An Interview with Untended’s McIntoch and Harrod on Queer Art, Queer Fiber, and Getting Lost in Your Work
VCU FAB’s gallery is currently showcasing the work of two queer fiber artists, Jesse Harrod and Aaron McIntosh, as part of the “Untended” exhibition. As with queer identities, their craft forms expand upon the practice and subvert our own notions of ‘good art’ to create an interesting queer aesthetic and experience. I was able to catch up with both artists to further discuss their work and creative processes.
How do you define queer aesthetics in your practices?
Aaron McIntosh: I struggle to accept “queer aesthetics” as a well-defined movement, and even though I am not necessarily a proponent, certain themes appear in my work. Like many other queer artists, I am grappling with sexuality, identity, body awareness, non-normativity, composing/constructing gender, and the strictures of hetero-normative institutions.
Jesse Harrod: I think about material choices and how they do or don’t fit into “so called” appropriate art, the materials and techniques I use are often seen as “other”. I am interested in the historical memory of these materials and techniques and how we relate them to moments or locations such as macramé which we often think of as a visual marker for the 70s’s and feminist artist of that period like Faith Wilding or Clair Ziesler. I also think of macramé related to the land movement and the dIY aesthetic of 60’s and 70’s and for me I think about the lesbian movement of that time but I hope to bring it forward by using contemporary materials and forms.
Both of your works involve some very labor intensive work, like macramé and the repetitive process of cutting paper, I wondered what keeps you going and engaged during these seemingly dull periods of time?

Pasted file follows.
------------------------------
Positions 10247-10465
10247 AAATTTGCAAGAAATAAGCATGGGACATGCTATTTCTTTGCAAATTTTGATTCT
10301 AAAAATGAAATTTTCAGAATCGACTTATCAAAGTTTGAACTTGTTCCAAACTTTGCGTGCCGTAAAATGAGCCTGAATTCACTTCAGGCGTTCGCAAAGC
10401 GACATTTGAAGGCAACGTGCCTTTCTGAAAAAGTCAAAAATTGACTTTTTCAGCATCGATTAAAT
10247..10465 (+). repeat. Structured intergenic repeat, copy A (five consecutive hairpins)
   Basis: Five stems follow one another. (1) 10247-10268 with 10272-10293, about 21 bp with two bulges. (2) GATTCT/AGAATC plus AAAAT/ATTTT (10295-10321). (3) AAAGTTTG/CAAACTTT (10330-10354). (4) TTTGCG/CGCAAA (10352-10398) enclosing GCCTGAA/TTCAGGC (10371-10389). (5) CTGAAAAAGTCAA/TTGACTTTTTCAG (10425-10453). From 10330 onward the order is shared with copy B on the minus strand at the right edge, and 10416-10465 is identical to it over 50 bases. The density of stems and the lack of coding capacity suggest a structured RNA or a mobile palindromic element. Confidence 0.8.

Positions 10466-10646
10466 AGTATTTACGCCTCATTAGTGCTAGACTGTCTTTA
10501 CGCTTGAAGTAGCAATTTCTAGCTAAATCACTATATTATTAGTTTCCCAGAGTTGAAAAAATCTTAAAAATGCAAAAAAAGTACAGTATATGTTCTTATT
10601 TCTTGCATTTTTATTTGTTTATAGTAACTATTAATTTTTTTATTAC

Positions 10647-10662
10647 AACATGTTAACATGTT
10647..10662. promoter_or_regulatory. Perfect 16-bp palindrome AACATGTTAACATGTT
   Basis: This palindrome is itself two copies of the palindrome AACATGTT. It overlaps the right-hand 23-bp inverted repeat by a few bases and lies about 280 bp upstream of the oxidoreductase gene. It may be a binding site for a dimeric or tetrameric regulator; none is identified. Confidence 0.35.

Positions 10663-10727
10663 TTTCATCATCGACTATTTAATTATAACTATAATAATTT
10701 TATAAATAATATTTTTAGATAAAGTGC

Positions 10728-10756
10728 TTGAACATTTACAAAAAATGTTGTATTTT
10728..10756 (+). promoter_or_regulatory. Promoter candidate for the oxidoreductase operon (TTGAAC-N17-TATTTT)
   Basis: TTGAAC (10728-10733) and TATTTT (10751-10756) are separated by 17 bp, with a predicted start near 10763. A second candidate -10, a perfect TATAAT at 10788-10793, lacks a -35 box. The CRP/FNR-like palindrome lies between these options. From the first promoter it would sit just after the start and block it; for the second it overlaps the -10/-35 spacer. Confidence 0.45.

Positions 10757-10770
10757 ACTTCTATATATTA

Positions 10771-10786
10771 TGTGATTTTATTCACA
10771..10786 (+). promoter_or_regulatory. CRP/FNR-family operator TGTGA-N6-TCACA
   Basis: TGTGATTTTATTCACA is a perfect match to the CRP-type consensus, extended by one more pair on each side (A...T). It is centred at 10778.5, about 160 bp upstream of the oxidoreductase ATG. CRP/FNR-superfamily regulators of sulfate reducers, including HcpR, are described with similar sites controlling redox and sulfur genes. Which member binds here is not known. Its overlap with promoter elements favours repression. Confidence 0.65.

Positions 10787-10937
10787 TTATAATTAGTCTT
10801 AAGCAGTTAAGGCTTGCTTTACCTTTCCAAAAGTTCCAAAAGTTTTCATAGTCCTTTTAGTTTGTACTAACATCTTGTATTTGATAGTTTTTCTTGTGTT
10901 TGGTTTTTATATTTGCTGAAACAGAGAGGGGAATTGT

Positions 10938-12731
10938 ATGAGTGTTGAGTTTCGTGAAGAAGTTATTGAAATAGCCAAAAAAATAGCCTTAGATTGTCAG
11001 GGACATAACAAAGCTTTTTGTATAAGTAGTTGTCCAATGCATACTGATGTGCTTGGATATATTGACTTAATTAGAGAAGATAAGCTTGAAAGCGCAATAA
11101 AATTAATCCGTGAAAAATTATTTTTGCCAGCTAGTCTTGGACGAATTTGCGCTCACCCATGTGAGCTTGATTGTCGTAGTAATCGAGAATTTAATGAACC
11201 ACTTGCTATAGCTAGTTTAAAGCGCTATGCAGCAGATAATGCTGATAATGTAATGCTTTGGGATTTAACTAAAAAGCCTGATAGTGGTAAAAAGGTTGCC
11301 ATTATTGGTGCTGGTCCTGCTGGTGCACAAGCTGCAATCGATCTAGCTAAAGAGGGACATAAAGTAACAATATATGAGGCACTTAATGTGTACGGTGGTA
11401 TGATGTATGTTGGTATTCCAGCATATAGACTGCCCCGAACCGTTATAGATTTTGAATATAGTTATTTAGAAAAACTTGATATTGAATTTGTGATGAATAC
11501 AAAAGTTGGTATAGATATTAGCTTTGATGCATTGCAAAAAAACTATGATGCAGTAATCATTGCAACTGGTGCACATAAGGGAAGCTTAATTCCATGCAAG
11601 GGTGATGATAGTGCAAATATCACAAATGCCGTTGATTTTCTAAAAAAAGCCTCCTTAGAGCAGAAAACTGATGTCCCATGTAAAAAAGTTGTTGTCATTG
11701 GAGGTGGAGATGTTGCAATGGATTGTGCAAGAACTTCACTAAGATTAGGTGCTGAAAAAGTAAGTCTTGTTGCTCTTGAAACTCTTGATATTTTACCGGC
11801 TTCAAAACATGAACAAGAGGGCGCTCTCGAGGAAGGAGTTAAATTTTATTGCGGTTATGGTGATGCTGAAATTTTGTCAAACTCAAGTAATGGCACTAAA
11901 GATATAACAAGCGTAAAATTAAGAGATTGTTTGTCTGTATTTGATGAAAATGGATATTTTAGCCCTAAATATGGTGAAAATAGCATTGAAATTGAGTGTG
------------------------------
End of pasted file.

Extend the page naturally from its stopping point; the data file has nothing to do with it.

JH: It really depends on the moment. In the beginning I am present with the materials. In the middle, I become more automated listening to books on tape. I also watch or rather listen to the Cockettes Documentary repetitively while working. I listen to poetry, music I often just put something on repeat, I am not really engaged with what’s happening around me I’m sort of lost in my head, it’s a lot like going on a very long run, doing a marathon. Near the end of a project I resurface and reconnect with what’s happening outside of my head
AM: Materiality is at the forefront of my practice. In these latest projects, I have been captivated by cut paper and snippets of printed matter, such as gay erotica and porn. As a material, pornography is funny, erotic and strange to work with, to cut apart and reconstruct. So much cutting can be repetitive and boring so I usually listen to dance music, hip-hop or even NPR, and there is the occasional Netflix serial binge.
Photo via Harrod’s Website
You both use widely different materials in your work. I wondered where you source them and if there was any politics behind it?
JH: The politics of my materials are fundamental in my work. I suppose it’s those choices that are the queerest about work. I try to not just rely on color but rather explore the layers. For example in my macramé pieces I had to purchase a lot of the supplies at these survivalist stores that I didn’t really want patronize but I took pleasure in knowing I was buying rope from these largely homophobic/misogynist men to be used in creating my Pensile Arrangements.
AM: I liked used/found materials because they reveal a residue of domestic space, and often exude a certain kind of intimacy. I find myself accumulating stuff like afghan blankets, quilts, sheets, romance novels and erotica for these reasons. A lot of the paper porn I use in works was given to me by friends and friends-of-friends. Certainly, there are diverse politics around the materials in my work. The use of humble home textiles and low-brow literature stands in direct contrast to an art world dominated by high-production values. The Bear is modeled after a family heirloom taxidermy that stands-in as both a hunting trophy and memorial. My remake is also a trophy, but memorializes my own desires. The bear’s pelt had to be made of a material that directly channeled gay urges and stories of conquest—and thus I spent many months crafting fur from gay pornos, most of them leather mags for the darker backgrounds.